By Ricardo Hausmann (originally published in GrowthPolicy)
Financial crises are a bit like airplane crashes. Airplanes, and banks, operate well most of the time. But every so often they crash with very bad consequences and our strategy is to do a forensic study of the last crash, see what we learn, and incorporate that learning into the system so that we might prevent the recurrence of the same kind of crash. In aviation, that has made air travel incredibly safe, to the point that, right now, the Civil Aviation Board does not only analyze crashes but they also analyze “near misses” because there are so few crashes that it’s very hard to keep on learning. So near misses are a way to reduce the likelihood of bad things happening that have not really happened.
Banks are different from airplanes in that innovation in banks is happening much faster than innovation in airplanes. So every time there’s a financial crisis, the financial instruments that cause the problem did not exist at the time of the previous crisis. We have never had a repetition of a financial crisis that looks just like the last one.
The 2008 financial crisis involved subprime mortgages that were packaged into asset-backed securities that were rated in a particular way. The previous banking crisis in 1998, the LTCM crisis, involved highly leveraged hedge funds. The financial crisis in the 1980s involved Savings and Loan entities. Every time the airplane that crashes is a completely different airplane and we fix the airplane that crashed, but the one that crashes next is a completely different airplane that was not even in existence at the time of the previous crash. Applying to financial crises the same strategy we apply to airplanes exposes us to the novelties in finance catching us by surprise through crises of types that have never occurred in the past. One of the founding fathers of the United States, Thomas Jefferson, said that the price of freedom is eternal vigilance and I would say that the price of financial stability is eternal vigilance.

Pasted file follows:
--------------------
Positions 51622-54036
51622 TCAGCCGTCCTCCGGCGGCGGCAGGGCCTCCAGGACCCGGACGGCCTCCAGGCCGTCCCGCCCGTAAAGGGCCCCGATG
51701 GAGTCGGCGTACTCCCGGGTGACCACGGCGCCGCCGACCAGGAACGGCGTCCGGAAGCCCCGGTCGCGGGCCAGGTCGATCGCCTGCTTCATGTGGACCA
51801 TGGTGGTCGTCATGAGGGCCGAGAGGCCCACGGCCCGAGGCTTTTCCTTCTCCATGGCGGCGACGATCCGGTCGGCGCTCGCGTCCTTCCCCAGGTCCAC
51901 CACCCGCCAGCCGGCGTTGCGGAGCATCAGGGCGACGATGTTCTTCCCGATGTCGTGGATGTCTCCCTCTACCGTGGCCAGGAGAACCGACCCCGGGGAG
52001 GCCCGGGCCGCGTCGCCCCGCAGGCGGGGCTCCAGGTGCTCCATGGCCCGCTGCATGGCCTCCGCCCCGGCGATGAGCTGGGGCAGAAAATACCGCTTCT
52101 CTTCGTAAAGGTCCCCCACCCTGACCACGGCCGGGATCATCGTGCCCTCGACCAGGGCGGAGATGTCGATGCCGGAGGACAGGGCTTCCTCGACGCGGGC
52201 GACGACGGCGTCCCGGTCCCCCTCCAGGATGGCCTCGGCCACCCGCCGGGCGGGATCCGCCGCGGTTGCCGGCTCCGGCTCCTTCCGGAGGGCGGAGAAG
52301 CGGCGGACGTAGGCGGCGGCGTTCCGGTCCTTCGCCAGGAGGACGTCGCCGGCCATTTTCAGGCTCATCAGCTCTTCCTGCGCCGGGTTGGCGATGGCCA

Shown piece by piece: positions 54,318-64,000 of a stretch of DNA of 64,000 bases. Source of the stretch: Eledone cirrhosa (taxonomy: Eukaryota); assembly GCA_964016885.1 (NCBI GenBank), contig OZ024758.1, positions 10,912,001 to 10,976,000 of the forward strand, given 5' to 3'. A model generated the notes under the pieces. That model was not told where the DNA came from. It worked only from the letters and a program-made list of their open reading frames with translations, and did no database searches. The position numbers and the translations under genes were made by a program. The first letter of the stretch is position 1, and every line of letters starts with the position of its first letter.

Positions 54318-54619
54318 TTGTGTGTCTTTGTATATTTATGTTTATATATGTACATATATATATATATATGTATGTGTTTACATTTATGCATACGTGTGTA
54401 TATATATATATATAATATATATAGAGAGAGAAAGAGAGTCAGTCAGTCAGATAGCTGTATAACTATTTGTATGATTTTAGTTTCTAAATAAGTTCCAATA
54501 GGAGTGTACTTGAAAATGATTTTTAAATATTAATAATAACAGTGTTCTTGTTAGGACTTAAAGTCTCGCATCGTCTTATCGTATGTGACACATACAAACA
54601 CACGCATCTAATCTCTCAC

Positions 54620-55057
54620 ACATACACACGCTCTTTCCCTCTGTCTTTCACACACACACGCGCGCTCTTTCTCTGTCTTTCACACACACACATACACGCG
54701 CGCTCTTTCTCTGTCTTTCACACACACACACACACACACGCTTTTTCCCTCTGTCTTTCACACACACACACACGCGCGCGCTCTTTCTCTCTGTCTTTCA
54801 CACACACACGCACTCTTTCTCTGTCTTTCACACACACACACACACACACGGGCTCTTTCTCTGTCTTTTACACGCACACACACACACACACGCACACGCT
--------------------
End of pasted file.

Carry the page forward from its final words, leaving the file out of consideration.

I come from Venezuela. I finished my Ph.D. in 1981 just in time for the 1982 Mexican debt crisis that became the Venezuelan debt crisis in February 1983. That opened up a whole so-called “lost decade” of growth in Latin America because of the consequences of that financial crisis. There was a sequence of other financial crises around 1994, triggered around the so-called Mexican Tequila crisis. There was another financial crisis around 1998, triggered by the Russian crisis and its financial contagion. There was yet another sequence of financial crises around 2001-2002 in Argentina, Uruguay, and Turkey.
So while the 2008 financial crisis is the signal event of the U.S. post-war economy, financial crises of an order of magnitude greater are a much more common event in the countries that I have been looking at.
So for those countries, there is an enormous benefit in running their economy in a much safer way and I think that’s a lesson that most countries in Latin America have followed. Most of them are now investment-grade. Most of them have very hefty levels of international reserves. Most of them regulate their banking systems with enormous care.
If anything, they probably have made their financial systems too safe in the sense that there is not enough risk-taking in the system and bank lending to firms is highly restricted. The regulations make it safer for a bank to lend to a household to buy a Mercedes Benz than it is for a bank to lend working capital to a medium-sized firm.
I think that from a Latin American perspective, we really need to understand the trade-off between making sure that there is no financial crisis and making sure that there is enough finance for valuable but risky projects.
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